He has been a member of the Communist Party, 1949–1953. A chief critic of the United States Government policies. A familiar figure at anti-war demonstrations up to 1972. Organized a protest rally to protest serious indictments against Father Berrigan and other members of the East Coast Conspiracy in the Summer of 1971

It is recommended that subject be included in ADEX, Category III, because he has participated in activities of revolutionary organizations within the last five years as evidenced by overt acts and statements established through reliable informants

Singer Paul Robeson was also on ADEX as Category III: "because of his long time close contact with CPUSA leaders. He was honored by the CP as recently as 1969".[19]

See also[edit]

References[edit]

  1. ^ name="Gentry, Curt 1992">Gentry, Curt. J. Edgar Hoover: The Man and the Secrets. NY: Penguin Group, 1992.
  2. ^ In defense of American liberties: a history of the ACLU, Samuel Walker, SIU Press, 1999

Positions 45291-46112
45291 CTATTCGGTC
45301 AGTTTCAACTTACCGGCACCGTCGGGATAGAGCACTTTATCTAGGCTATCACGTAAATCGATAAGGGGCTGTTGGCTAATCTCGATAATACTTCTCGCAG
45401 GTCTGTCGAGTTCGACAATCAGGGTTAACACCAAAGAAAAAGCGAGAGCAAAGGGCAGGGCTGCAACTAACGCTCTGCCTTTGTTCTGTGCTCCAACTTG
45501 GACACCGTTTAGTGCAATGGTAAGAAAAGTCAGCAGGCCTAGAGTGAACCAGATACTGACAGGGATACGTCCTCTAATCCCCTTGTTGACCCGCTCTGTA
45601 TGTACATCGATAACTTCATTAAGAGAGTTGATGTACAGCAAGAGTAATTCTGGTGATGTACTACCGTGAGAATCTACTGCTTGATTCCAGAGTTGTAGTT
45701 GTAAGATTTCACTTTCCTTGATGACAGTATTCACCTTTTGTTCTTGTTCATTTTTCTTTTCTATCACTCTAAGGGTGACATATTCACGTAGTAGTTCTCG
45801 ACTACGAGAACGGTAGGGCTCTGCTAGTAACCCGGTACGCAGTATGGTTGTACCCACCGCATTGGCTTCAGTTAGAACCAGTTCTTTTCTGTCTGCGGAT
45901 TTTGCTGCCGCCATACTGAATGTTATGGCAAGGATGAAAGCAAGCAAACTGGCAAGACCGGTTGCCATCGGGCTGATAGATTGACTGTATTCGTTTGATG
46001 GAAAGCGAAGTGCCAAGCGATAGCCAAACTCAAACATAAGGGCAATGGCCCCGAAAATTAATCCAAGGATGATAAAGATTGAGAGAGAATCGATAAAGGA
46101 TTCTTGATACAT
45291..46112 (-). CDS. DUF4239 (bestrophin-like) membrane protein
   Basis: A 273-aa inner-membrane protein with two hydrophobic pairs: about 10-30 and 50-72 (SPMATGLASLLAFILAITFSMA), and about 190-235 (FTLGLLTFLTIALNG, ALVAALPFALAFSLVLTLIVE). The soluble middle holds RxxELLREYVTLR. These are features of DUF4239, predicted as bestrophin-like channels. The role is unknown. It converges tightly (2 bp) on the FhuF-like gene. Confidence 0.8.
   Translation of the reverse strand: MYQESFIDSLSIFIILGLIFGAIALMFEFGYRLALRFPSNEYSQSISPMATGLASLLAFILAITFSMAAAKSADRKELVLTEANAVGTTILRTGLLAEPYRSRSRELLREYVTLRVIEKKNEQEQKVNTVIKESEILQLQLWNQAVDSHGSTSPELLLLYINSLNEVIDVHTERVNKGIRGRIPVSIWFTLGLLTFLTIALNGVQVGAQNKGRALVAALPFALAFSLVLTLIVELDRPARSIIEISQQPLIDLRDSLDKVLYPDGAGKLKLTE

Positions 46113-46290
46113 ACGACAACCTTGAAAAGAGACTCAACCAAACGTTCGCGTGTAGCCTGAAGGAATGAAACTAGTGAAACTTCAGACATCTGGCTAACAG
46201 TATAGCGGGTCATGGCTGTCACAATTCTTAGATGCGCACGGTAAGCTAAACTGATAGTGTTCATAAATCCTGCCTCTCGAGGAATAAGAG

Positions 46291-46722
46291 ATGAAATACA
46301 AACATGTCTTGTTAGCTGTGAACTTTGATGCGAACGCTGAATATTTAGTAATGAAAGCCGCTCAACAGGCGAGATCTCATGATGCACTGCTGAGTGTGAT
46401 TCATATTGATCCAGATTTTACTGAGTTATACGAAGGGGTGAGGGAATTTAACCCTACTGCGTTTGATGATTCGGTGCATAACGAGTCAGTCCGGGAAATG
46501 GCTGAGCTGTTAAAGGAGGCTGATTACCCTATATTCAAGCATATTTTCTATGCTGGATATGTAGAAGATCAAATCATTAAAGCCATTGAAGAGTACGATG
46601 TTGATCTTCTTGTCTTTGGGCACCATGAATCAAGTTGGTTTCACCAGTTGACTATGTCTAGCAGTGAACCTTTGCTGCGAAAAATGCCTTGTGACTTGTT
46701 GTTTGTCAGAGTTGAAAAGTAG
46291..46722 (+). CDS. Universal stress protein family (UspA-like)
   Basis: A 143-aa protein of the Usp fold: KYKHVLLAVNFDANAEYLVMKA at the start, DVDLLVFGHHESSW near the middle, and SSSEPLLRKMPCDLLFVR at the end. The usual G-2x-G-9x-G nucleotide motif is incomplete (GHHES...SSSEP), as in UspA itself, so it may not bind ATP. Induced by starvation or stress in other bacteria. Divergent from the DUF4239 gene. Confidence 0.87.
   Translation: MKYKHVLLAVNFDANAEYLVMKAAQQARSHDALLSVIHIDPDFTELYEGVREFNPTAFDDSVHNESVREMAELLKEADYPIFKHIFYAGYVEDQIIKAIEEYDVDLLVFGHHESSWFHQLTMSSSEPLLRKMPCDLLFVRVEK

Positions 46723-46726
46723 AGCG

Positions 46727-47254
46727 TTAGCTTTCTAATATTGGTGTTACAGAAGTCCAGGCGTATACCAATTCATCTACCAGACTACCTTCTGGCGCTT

3. ^ a b Gentry, Curt. J. Edgar Hoover: The Man and the Secrets. NY: Penguin Group, 1992.
  4. ^ Wedge: The Secret War between the FBI and CIA, Mark Riebling, published by Alfred A Knopf, 1994
  5. ^ a b Curt Gentry, J Edgar Hoover: The Man and the Secrets, WW Norton, p 213 and following
  6. ^ Taken Into Custody: the Internment of German and Italian Americans during World War II
  7. ^ Sketches Drawn of POW Tent at Camp Upton
  8. ^ Internerment, asian-nation.org, Dr. C.N. Le
  9. ^ “THE MOST DANGEROUS INSTITUTION”
  10. ^ Zinn, Howard (2012). The Indispensable Zinn: The Essential Writings of the "People's Historian". New York: The New Press. p. 142. ISBN 9781595586223.